"Outside a dog a book is man's best friend, inside a dog it is too dark to read!" -Groucho Marx========="The person, be it gentleman or lady, who has not pleasure in a good novel, must be intolerably stupid." -Jane Austen========="I don’t believe in the kind of magic in my books. But I do believe something very magical can happen when you read a good book."-JK Rowling========"I spend a lot of time reading." -Bill Gates=========“Ahhh. Bed, book, kitten, sandwich. All one needed in life, really.” -Jacqueline Kelly=========

Thursday, June 27, 2013

Review: The Summer Prince by Alaya Dawn Johnson

The Summer Prince by Alaya Dawn Johnson is a potential Mock Printz selection based on its reviews. It is a dystopian novel set 400 years in the future in Palmeres Tres, a pyramid-shaped city in what is now Brazil. The story begins as the city is preparing to elect the next Summer King, a figurehead male elected every five years. All Summer Kings are killed at the end of the first year after selecting the Queen who will reign after him. June and her friend, Gil, trick their way into the selection ceremony so that June can do a reflective thing with her art. While there they both fall in love with Enki, who becomes the next Summer King. Enki, who comes from the lowest tier of society, is wildly exotic and complex. After he becomes Summer King he spends his time romping around the city doing performance art with June, hosting wild parties, and messing with the Aunties, or the ruling class. Ultimately June, Gil, and Enki form a love triangle with a twist since Gil and Enki become homosexual lovers.

As the story progresses the inequalities in this "utopian" city become more and more apparent and the residents are poised for a revolution. Issues related to uses of technology, isolationism, and the power structure come into focus.

June, our heroine, is a lot like teenagers today: sullen, impulsive, headstrong, and slightly naive. She  fights with her mother and tries to get away with stuff at school. yet, in a lot of ways she is a very likeable character who is just trying to make her mark on her city. She does it with her art, which isn't what we'd consider art. She finds ways to infuse her art into murals, dances, even her skin. Eventually we find a city in trouble and Enki seems to be leading the charge toward some big change, or is he? And June soon gets tangled up in the mess, too.

Several things bugged me at the beginning of this book which took awhile for me to overcome.  First, the language and use of words confused me.  Ms. Johnson uses lots of unrecognizable words throughout the book.  Are they made-up words or are they actual Portuguese slang words currently used in Brazil? Secondly, the title of the book is wrong.  Enki is the Summer King, not the Summer Prince. Was it so titled so that the reader would know that Enki was young and hip and "princely", not old and stuffy and "kingly"? I also had a hard time getting any traction on my reading of this book in the beginning. But on closer reflection that was probably more a reflection of where I was mentally than about the book. Putting all of these things together it was a hard-starter for me and I really struggled with the first half of the book, so much so that I decided to go back and look at the professional reviews of the book again to remind me why we chose it as a potential Mock Printz selection. After doing that and as I forced myself to read on I found myself immersed in this exotic world of Palmares Tres and cheering on the exploits of the Summer King and his friends. The ending has a surprising and wonderful twist which left me feeling very satisfied.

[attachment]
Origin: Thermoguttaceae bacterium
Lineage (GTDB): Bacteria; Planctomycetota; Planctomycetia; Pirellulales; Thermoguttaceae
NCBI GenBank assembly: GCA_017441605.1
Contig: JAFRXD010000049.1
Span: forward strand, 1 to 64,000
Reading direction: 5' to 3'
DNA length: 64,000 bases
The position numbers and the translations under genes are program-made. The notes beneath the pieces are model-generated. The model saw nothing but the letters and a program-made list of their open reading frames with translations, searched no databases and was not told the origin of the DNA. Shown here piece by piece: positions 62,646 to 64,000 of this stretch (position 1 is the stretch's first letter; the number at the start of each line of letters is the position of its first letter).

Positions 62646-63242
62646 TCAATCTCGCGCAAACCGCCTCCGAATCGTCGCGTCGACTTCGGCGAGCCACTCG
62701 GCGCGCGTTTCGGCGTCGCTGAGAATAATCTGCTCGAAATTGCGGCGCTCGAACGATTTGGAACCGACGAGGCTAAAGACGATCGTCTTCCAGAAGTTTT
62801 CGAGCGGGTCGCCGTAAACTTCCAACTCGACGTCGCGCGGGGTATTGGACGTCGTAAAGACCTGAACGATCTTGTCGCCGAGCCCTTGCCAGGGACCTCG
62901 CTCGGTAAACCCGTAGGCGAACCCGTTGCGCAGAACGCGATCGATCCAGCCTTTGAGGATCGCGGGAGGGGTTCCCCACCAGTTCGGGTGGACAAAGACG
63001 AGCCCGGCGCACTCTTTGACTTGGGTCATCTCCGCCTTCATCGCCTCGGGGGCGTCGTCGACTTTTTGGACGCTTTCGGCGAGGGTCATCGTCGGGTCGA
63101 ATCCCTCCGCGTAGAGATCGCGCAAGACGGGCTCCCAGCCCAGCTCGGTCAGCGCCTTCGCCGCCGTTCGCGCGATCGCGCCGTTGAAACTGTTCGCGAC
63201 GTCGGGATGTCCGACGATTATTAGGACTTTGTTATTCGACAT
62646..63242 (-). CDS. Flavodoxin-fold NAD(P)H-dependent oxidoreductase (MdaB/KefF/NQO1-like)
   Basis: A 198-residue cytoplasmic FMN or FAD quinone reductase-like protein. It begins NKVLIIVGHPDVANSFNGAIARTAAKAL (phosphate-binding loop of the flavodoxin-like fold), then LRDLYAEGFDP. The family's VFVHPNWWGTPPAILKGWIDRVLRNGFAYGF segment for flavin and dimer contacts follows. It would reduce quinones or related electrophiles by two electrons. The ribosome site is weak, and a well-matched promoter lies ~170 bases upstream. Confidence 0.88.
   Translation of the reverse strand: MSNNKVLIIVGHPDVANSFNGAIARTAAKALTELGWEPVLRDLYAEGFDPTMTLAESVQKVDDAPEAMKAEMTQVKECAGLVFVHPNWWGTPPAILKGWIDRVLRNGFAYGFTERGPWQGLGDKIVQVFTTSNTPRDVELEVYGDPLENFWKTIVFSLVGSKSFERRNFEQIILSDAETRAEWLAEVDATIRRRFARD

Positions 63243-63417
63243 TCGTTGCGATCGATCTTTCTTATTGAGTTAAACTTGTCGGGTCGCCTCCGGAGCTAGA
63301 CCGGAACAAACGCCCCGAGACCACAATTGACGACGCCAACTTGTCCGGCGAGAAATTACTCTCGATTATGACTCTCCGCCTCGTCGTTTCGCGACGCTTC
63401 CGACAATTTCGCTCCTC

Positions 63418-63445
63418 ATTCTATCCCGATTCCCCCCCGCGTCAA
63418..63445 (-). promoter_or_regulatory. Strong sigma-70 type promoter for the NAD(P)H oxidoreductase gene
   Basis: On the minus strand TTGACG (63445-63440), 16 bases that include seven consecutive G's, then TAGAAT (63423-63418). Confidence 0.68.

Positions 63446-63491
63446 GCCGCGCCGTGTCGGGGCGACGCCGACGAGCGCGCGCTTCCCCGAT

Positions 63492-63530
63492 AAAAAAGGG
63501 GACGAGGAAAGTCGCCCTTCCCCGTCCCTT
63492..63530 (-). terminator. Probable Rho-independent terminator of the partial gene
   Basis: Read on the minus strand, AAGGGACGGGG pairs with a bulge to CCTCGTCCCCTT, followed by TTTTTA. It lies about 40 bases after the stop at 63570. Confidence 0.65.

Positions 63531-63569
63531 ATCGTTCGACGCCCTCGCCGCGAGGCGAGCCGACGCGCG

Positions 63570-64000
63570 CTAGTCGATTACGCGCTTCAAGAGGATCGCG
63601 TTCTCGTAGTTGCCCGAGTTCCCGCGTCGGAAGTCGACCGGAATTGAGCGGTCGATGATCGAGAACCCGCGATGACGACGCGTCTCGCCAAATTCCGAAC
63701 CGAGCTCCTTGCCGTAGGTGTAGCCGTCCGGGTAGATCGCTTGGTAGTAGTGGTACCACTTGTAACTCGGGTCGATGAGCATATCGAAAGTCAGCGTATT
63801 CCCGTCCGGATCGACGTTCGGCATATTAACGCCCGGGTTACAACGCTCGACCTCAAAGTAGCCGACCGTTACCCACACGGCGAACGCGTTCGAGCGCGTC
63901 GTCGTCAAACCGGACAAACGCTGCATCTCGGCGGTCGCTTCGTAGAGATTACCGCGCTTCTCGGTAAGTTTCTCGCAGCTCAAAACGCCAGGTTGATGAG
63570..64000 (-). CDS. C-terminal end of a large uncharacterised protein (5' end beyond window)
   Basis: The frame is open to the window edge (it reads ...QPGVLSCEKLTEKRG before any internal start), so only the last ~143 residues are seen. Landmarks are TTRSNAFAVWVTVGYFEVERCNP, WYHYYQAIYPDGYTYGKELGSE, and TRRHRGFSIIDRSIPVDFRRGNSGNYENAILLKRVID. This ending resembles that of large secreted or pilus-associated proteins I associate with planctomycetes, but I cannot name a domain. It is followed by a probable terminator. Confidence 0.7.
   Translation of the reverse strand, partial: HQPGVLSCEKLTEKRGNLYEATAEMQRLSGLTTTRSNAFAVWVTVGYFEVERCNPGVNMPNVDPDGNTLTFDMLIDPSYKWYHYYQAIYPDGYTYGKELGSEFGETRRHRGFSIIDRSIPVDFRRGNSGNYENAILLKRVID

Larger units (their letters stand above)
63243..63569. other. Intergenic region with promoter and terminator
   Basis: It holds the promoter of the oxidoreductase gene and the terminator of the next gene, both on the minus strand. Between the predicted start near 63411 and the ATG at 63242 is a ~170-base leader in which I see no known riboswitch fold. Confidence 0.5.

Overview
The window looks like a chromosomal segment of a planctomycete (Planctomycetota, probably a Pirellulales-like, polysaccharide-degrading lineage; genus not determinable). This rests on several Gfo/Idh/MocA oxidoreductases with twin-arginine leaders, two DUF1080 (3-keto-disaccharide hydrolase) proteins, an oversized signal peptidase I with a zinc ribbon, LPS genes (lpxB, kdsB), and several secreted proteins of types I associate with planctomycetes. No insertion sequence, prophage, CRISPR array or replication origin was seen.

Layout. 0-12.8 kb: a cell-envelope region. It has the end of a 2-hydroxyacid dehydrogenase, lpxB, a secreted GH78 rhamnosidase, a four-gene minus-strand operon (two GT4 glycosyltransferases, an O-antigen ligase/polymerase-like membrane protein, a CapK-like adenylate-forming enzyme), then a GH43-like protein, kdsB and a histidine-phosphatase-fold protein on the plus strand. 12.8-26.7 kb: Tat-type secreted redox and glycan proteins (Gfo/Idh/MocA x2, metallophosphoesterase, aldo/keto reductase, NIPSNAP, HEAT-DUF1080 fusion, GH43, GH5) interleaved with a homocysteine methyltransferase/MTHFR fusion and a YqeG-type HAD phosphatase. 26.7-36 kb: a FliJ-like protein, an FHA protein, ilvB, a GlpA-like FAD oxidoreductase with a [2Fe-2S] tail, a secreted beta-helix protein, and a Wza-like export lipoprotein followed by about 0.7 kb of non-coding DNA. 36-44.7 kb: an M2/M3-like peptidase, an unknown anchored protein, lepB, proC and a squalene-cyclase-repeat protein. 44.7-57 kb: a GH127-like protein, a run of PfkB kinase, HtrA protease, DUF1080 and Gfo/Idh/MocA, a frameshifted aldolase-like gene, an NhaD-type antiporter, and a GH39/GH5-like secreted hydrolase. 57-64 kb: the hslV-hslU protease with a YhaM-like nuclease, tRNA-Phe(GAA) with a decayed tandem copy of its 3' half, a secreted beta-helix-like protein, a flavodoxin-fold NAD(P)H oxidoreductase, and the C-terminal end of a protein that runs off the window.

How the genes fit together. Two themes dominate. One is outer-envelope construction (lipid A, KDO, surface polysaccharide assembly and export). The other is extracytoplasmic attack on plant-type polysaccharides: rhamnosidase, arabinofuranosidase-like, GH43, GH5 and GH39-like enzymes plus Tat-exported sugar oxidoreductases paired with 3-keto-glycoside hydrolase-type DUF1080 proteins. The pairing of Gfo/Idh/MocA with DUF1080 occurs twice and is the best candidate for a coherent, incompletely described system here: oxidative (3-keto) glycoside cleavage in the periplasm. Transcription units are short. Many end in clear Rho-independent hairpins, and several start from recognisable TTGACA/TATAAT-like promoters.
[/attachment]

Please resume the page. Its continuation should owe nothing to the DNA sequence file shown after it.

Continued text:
Here is what a few of the reviewers have to say about The Summer Prince:

Johnson paints a brilliant picture of a seemingly lush paradise hiding a core rotted by class stratification, creative stagnation, and disenfranchisement. Evocative, disturbing, and exhilarating, this story leaves much for the reader to ponder, from the nuanced characters to fascinating central themes, including the impact of technology and the role of isolationism in a perilous world.- Booklist starred review
 In her YA debut, Johnson depicts a future that's recognizably Brazilian and human-June may have nanohooks, holo screens, and light implants, but 400 years on, teens still resent their parents and find ways to subvert the technology their elders theoretically control. With its complicated history, founding myth, and political structure, Palmares Tres is compelling, as is the triple bond between June, Enki, and Gil as they challenge their world's injustices. -Publisher's Weekly starred Review
 Rife with political turmoil and steeped in culture, this unique and highly fantastical dystopian romance is both intriguing and imaginative. Johnson excels at building rich and gorgeously complex worlds, and her prose shines with a sophistication that's uncommon in YA literature. -School Library Journal
With grace and precision, The Summer Prince walks the line between literary lyricism and good old-fashioned science fiction storytelling. Johnson has created a city that lives and breathes on the page, its samba rhythms and sea breezes balanced by algae stink and rusting spiderbots.- Petra Mayer, NPR Book Reviews
And an interview with the author which offers many insights that are helpful in understanding the story. Follow this link to the NPR interview with Alaya Dawn Johnson.

I'm not sure that The Summer Prince will make it onto our Mock Printz reading list or not.  But I will do my best to represent it well to the selection committee.  It you have read it, or after you read it, please let me know what you think of it.  I am eager to hear other opinions.

30 books this Summer Reading Challenge




3 / 30 books. 10% done!



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